Saturday, April 20, 2013

Sweet Caroline

Forty years ago, we were proud of our country because 

  • we were sending men to the moon, 
  • we had not only been an important factor in winning World War II, but we had helped rebuild our defeated foes into freer and healthier societies, 
  • we were defending the world against the spread of godless Communism, and
  • our founding documents showed the greatest wisdom in balancing the need for a just order with the need for freedom.
I turned on the radio this morning to find that today people are proud of America because fans of the Boston Bruins know the words to "The Star Spangled Banner" and baseball parks across the country played "Sweet Caroline".  Both of these are nice, mind you, but not really much of a foundation for national pride.

  • We now can't even send a man into orbit without buying a lift on a Russian Soyuz.  It is not at all clear when or if we will get back into manned space flight; there are currently no plans with sufficient support and momentum to withstand the end of a president's term.
  • We have spent the last decade and more fighting wars with no clear aims.  Even before the wars are over, we have tried to "rebuild" the fractious states of our foes according to political traditions that are alien to them in the hope that they will elect governments that mirror American values.  The results have been predictably poor.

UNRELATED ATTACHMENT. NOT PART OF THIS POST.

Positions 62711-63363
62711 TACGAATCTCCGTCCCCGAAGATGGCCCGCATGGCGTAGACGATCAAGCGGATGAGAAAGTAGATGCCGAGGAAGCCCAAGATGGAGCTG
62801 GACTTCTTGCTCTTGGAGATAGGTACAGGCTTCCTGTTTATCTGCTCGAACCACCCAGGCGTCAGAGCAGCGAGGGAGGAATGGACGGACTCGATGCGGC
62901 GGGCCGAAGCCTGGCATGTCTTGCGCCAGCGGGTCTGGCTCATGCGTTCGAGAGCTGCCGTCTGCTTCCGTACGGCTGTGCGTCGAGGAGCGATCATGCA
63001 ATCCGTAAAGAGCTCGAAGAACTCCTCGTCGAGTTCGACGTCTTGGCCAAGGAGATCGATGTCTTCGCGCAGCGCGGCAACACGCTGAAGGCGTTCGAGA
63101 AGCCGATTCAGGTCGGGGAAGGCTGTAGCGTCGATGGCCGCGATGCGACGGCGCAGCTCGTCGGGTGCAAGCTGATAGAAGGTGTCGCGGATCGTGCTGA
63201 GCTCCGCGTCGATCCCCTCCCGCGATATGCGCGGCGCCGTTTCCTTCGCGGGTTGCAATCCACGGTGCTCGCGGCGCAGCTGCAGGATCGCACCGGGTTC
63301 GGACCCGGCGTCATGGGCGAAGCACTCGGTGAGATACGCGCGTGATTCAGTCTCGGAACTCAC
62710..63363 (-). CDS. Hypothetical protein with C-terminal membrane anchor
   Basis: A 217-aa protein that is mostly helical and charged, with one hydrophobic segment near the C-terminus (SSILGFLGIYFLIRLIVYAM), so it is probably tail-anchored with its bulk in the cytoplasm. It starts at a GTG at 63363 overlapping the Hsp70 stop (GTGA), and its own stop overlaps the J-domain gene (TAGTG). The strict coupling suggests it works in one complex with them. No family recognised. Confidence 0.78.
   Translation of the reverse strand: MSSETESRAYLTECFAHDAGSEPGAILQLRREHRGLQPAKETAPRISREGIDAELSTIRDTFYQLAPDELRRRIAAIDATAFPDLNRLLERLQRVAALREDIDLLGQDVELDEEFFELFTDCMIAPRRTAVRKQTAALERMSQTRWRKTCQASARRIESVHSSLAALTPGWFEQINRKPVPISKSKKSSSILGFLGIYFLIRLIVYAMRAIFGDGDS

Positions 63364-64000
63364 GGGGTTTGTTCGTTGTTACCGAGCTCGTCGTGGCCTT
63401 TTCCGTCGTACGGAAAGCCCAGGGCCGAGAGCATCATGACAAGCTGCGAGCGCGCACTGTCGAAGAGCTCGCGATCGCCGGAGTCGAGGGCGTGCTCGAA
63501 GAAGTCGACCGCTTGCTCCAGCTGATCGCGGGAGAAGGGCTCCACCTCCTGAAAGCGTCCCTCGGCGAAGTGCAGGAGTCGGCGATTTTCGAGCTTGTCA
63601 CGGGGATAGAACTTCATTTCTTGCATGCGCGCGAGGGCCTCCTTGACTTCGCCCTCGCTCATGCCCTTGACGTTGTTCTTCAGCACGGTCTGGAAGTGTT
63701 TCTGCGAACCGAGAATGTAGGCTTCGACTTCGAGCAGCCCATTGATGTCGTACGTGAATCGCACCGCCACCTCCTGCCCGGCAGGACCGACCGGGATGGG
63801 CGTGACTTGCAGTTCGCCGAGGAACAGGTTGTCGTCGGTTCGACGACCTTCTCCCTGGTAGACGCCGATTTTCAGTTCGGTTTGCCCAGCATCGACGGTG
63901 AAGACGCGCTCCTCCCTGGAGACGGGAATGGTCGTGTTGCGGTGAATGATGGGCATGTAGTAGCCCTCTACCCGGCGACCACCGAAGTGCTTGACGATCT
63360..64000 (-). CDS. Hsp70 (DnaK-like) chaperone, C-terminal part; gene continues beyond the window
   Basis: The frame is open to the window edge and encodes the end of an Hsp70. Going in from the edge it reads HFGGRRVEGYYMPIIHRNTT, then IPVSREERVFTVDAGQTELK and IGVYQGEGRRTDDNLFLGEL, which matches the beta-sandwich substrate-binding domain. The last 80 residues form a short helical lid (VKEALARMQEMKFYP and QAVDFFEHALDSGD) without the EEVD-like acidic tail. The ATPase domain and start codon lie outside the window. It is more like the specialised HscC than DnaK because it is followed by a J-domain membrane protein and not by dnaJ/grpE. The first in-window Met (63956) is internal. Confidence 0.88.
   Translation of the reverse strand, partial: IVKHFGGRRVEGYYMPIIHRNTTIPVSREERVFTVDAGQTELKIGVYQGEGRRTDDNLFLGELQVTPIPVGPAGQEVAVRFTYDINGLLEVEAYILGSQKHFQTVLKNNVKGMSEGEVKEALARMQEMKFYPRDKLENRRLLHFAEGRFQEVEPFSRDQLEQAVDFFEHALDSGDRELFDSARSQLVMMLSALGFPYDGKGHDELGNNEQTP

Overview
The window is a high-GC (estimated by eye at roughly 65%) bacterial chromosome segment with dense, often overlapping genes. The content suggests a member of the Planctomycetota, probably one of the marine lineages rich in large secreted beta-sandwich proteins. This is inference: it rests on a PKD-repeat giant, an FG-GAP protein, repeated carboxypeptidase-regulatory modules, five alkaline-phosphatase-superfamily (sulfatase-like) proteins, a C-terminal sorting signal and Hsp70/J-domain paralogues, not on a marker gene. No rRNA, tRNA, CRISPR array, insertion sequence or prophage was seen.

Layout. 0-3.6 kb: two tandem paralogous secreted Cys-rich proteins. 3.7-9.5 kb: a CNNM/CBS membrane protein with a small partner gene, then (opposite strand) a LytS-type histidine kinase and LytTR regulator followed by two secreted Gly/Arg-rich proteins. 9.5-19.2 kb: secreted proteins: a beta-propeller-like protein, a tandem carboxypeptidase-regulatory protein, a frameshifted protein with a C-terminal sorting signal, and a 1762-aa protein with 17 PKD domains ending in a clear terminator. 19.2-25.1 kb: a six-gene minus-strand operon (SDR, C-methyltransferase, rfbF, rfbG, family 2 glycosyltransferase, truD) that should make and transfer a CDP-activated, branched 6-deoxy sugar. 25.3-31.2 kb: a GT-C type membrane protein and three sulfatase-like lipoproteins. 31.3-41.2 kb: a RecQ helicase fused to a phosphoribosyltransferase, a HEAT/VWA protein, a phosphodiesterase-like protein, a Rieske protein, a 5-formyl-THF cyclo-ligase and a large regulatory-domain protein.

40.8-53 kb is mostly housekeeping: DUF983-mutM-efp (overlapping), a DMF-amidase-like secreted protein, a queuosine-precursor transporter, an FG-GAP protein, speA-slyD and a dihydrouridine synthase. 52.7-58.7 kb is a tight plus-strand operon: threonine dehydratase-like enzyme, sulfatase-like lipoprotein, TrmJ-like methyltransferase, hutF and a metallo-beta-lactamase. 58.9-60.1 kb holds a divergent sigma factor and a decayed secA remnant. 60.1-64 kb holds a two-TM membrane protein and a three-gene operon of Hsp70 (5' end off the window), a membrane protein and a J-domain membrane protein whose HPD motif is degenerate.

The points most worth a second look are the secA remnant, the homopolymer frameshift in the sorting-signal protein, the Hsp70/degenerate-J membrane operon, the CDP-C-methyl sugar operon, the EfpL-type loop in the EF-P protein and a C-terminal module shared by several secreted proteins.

• The president of Russia is now more likely to invoke God, as he did in response to the explosion of a meteor on Feb. 15, than is the president of the United States.
  • It is safe to say that respect for the US Constitution is lower today than at any other time in American history.
    • Freedom of religion is under attack in various ways.
    • So is the Second Amendment.
    • The idea of Congress actually declaring a war is a joke.  Now the president declares wars, and he dares Congress not to rally behind him.
    • The Bill of Rights still protects the individual from the government.  Unless, that is, the government decides to call the individual an "enemy combatant", a decision that cannot be appealed and that has the effect of depriving the individual of all rights, civil and human.
    • Oh, and the Bill of Rights does not apply to US territory outside the 50 states.  However, other parts of the Constitution, such as the fact that the president is the commander-in-chief of the military, apparently still do hold there.

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